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Tourism and the globalisation of fear: Analysing the politics of risk and (in)security in global travel
Tourism and Hospitality Research
Vol. 7, No. 1 (November 2006), pp. 64-74
Published by: Sage Publications, Ltd.
Stable URL: http://www.jstor.org/stable/23745382
Page Count: 11
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International tourism represents the apotheosis of consumer capitalism and Western modernity, based on an apparently seamless harmony between the free movement of people, merchandise and capital. However, as the growing insecurities engendered by the globalisation of terrorism and military interventionism, as well as targeted attacks on foreign tourists in certain parts of the world illustrate, the liberal calculus of unhindered mobility, political stability and the unfettered expansion of the market, which underpins the 'right' to travel, is, however, increasingly mediated by heightened concerns of risk and security. This paper will examine how the geopolitics of security and the neo-liberal expansion of the global market have begun to radically reshape the parameters of mobility and the environments in which tourism operates. In doing so, it analyses the manner in which international tourism has become intertwined with restricted notions of freedom associated with the intensification of market relations and consumerism upon which the expansion of contemporary tourist mobilities often depends.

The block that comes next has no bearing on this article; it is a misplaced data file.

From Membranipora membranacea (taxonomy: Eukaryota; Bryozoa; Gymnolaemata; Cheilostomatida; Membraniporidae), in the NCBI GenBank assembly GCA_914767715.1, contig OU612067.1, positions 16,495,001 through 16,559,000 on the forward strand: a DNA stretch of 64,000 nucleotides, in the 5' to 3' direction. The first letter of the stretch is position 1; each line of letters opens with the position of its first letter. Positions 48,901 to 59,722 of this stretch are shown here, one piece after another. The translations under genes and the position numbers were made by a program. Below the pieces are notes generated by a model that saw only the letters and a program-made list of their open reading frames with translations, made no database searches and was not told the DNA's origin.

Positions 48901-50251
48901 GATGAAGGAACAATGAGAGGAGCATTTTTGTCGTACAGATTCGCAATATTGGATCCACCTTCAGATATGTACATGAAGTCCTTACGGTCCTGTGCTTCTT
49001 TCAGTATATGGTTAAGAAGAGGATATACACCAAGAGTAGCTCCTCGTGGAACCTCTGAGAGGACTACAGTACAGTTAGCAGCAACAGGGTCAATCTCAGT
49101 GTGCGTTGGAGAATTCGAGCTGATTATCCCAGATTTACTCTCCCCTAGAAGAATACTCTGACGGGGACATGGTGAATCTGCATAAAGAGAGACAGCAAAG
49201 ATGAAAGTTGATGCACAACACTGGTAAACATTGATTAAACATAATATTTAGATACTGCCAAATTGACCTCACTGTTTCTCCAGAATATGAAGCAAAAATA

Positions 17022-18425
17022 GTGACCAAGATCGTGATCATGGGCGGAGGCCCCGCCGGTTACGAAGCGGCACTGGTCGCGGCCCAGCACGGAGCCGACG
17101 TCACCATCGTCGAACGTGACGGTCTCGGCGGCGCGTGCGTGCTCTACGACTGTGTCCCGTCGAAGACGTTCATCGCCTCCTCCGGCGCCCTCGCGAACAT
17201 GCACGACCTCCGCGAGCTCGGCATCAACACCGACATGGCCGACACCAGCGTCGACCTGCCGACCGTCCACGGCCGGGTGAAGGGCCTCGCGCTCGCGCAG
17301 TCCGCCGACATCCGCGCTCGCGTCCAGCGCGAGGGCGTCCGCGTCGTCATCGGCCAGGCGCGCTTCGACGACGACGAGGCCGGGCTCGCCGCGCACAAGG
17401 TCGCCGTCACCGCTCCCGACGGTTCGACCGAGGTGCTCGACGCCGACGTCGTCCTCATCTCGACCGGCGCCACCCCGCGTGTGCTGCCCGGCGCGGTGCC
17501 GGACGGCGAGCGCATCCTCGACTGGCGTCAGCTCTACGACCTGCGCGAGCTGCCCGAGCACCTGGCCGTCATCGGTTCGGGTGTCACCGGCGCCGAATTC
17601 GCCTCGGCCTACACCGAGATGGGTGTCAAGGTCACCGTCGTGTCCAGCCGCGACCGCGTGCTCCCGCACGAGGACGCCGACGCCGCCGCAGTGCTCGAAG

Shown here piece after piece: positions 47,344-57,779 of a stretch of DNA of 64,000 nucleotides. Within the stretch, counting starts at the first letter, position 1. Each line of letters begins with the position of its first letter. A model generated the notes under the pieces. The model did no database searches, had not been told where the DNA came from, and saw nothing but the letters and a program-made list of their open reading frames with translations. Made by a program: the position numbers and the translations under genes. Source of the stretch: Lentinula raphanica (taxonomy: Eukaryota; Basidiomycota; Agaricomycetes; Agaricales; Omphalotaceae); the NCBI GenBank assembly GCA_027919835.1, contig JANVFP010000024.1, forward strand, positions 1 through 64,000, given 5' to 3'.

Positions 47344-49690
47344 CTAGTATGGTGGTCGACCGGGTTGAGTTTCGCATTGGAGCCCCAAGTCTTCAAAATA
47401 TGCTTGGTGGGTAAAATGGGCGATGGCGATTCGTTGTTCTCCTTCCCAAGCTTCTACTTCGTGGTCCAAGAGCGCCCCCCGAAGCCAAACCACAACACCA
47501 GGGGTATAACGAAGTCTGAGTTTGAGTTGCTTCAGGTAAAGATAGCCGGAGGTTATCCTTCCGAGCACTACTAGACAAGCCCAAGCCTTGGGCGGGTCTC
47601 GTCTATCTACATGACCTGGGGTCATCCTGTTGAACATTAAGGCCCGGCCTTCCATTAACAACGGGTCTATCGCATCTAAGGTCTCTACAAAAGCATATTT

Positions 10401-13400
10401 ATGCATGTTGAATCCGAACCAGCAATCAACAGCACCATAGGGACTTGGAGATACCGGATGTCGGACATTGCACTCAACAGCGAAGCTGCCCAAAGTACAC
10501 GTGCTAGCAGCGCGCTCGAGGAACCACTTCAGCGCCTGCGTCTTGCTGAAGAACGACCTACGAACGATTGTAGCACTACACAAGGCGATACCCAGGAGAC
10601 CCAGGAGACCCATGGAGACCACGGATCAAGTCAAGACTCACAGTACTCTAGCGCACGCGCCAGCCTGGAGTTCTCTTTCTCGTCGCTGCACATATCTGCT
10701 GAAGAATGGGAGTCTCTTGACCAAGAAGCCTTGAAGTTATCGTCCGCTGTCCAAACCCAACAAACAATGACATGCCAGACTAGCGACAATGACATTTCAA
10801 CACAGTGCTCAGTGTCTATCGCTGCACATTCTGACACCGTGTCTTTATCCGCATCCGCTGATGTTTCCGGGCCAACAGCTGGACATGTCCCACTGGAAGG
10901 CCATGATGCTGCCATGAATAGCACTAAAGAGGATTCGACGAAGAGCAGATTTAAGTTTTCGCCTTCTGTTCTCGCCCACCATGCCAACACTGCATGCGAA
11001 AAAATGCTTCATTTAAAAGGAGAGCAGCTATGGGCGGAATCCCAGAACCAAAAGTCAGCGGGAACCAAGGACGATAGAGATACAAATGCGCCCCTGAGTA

Tourism and Hospitality Research © 2006 Sage Publications, Ltd.